It can be noted that the Nautilus decision does not create any breakthroughs in patent invalidation. In reality, the Supreme Court rendered no new standard as it returned to a more barebones, traditional approach to the definiteness standard. Rather, the decision lessens the burden for patent and patent claim invalidation for lack of definiteness and acts as a subtle hint to the Federal Circuit and lower courts that a definiteness challenge shouldn’t necessarily err on the side of validity. Thus, the decision opens the gate for further validity challenges based on indefinite claims.


[1] 35 U.S.C. 112, Paragraph 2
[2] Star Scientific, Inc. v. R.J. Reynolds Tobacco Co., 537 F.3d 1357, 1371; see, also. ExxonResearch & Eng'g Co. v. United States, 265 F.3d 1371, 1375 (Fed. Cir. 2001) (“Only when a claim remains insolubly ambiguous without a discernible meaning after all reasonable attempts at construction must a court declare it indefinite.”)
[3] See, MPEP 2173.02

 

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By Jessica Engler and Devin Ricci

On May 21, 2014, Senate Judiciary Committee Chairman Patrick Leahy pulled the plug on the latest bill aimed at fighting patent trolls. The term “patent troll” is an aptly coined name for non-practicing entities, companies formed to hold and collect royalties on patent rights without manufacturing, using, or otherwise selling the patented products or processes. The news of the judiciary committee’s removal of patent reform from the agenda has left many wondering about the future of patent reform. While some are predicting that patent reform will not be addressed until the next term, another branch of government has recently begun issuing rulings that affect the American patent law sector, potentially making patent infringement litigation costlier to trolls.

On April 29, 2014, the United States Supreme Court issued opinions in both Octane Fitness, LLC v. Icon Health & Fitness, Inc. and Highmark v. Allcare Health Management System, Inc. In both Octane Fitness and Highmark, the Supreme Court was presented with the nearly identical issue of when attorney’s fees can be awarded to the winning party of a patent infringement suit. These two opinions are the first decisions in a line of several patent cases currently on the Supreme Court’s intellectual property-heavy docket.

The Patent Act permits district courts to award attorney’s fees to prevailing parties in “exceptional circumstances;” however, the Patent Act does not provide a definition or examples of what would constitute those “exceptional circumstances.” 35 U.S.C. § 285. Though early decisions had taken a holistic, equitable approach to awards of attorney’s fees, in the 2005 case Brooks Furniture Manufacturing, Inc. v. Dutailier Int’l, Inc., the Federal Circuit Court adopted a rigid and mechanical formulation for determining if such fees would be awarded. 393 F.3d 1378 (2005). Under Brooks Furniture, a prevailing party could recovery attorney’s fees only when: (1) the opposing party engaged in misconduct during the litigation or in securing the patent; or (2) when the claim of infringement is objectively baseless and brought in bad faith. The Federal Circuit Court has subsequently stated that a claim is “objectively baseless” only when the claim is “so unreasonable that no reasonable litigant could believe it would succeed,” and that litigation is brought in bad faith only when the plaintiff “actually know[s]” the claim is objectively baseless. iLOR, LLC v. Google, Inc., 631 F.3d 1372, 1378 (2011). Last, the Brooks Furniture decision stated that the evidence of this bad faith must be “clear and convincing,” the most burdensome legal standard of proof.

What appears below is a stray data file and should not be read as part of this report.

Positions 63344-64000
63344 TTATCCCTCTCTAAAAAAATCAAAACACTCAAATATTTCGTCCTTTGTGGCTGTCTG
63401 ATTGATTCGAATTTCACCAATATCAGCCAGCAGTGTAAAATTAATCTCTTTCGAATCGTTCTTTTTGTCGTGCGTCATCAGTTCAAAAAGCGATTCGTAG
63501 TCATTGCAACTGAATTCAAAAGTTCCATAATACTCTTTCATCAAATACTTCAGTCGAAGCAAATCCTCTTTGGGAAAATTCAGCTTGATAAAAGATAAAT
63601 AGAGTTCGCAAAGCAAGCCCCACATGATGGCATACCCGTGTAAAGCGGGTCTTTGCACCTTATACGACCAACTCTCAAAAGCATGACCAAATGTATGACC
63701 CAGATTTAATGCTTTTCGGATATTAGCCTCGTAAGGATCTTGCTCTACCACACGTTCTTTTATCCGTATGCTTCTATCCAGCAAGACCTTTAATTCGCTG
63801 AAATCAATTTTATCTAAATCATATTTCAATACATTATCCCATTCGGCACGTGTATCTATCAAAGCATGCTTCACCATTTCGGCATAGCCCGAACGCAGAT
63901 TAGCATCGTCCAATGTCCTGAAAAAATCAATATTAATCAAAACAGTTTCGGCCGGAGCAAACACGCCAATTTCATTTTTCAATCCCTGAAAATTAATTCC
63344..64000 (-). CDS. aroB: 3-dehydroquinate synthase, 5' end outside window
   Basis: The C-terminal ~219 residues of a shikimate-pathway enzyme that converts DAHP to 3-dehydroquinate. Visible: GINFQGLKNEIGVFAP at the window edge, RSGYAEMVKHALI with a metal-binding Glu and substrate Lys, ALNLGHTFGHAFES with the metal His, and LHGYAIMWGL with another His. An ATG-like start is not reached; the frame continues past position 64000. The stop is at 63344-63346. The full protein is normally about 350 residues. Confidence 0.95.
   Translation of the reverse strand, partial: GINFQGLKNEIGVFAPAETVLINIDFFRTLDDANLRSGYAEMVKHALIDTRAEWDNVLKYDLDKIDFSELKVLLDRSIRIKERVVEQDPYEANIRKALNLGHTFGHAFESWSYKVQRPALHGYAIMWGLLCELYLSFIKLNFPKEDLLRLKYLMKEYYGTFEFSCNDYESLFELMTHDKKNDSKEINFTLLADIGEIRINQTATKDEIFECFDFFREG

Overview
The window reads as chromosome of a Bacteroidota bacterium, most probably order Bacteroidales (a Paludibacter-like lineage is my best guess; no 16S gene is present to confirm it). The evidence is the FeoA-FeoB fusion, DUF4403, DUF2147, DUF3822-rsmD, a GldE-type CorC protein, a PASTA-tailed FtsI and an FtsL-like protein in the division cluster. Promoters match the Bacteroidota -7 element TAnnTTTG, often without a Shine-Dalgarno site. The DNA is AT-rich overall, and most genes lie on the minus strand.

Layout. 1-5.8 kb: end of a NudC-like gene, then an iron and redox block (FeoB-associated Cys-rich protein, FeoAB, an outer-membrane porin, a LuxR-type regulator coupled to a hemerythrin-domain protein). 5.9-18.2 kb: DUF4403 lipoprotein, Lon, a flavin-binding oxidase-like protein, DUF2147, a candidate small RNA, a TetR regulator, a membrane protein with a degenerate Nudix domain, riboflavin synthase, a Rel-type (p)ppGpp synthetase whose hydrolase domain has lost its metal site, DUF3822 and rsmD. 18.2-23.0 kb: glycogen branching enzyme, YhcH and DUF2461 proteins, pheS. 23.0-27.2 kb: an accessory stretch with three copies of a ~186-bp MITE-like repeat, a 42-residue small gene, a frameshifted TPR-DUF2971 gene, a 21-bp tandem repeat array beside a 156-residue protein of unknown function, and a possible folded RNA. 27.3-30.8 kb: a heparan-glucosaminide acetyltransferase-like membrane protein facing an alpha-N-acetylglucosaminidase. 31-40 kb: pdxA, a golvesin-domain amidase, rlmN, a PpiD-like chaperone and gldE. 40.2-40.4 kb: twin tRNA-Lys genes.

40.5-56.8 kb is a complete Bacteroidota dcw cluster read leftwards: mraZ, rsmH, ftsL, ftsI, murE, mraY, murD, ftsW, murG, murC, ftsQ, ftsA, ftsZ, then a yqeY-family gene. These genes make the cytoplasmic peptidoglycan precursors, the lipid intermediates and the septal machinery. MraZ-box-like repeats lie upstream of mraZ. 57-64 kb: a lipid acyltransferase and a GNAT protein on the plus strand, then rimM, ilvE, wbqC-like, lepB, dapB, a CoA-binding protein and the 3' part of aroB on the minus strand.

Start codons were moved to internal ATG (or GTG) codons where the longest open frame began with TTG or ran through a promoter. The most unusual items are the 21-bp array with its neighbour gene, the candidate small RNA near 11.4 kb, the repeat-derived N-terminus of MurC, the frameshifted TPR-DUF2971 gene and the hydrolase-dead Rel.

By requiring this rigid, nearly-impossible standard for the award of attorney’s fees, the Brooks Furniture decision insulated patent trolls from the costly repercussions of their highly litigious behavior. The typical modus operandi of a patent troll commences with a demand letter sent to an alleged infringer demanding payment of a licensing fee for the allegedly impermissible use of the patent trolls’ patented technology. In an overwhelming number of cases the patent trolls’ claims of infringement are extremely weak and may even be invalidated if brought to trial. However, the high cost of patent litigation often renders it more economical to pay the licensing fee or settle, further promulgating the patent trolls’ ability to collect funds on extremely weak claims. As stated by Apple, Inc. in an amicus curiae brief to the Supreme Court, the opening line of many negotiations with patent trolls is some form of “What we are asking for is less than it will cost you to litigate this case to judgment.”

The Supreme Court, in its Octane Fitness and Highmark decisions, recognized that the Brooks Furniture framework is unnecessarily rigid, and that it impermissibly encumbers the district courts’ discretion. In Octane Fitness, the Court held that the term “exceptional” should be given its ordinary meaning; thus, an “exceptional” case is “one that stands out from the others with respect to the substantive strength of the party’s litigating position or the unreasonable manner in which the case was litigated.” This definition permits the district court to look to the totality of the circumstances in determining whether the case is one that would be described as “exceptional.” In so doing, the Court rejected the requirement that patent litigants establish their entitlement to fees by “clear and convincing evidence” and instead adopted a more relaxed standard. Further, in Highmark, the Supreme Court noted that because attorney’s fees were within the district court’s discretion, the Federal Circuit Court can only review that award for an “abuse of discretion.”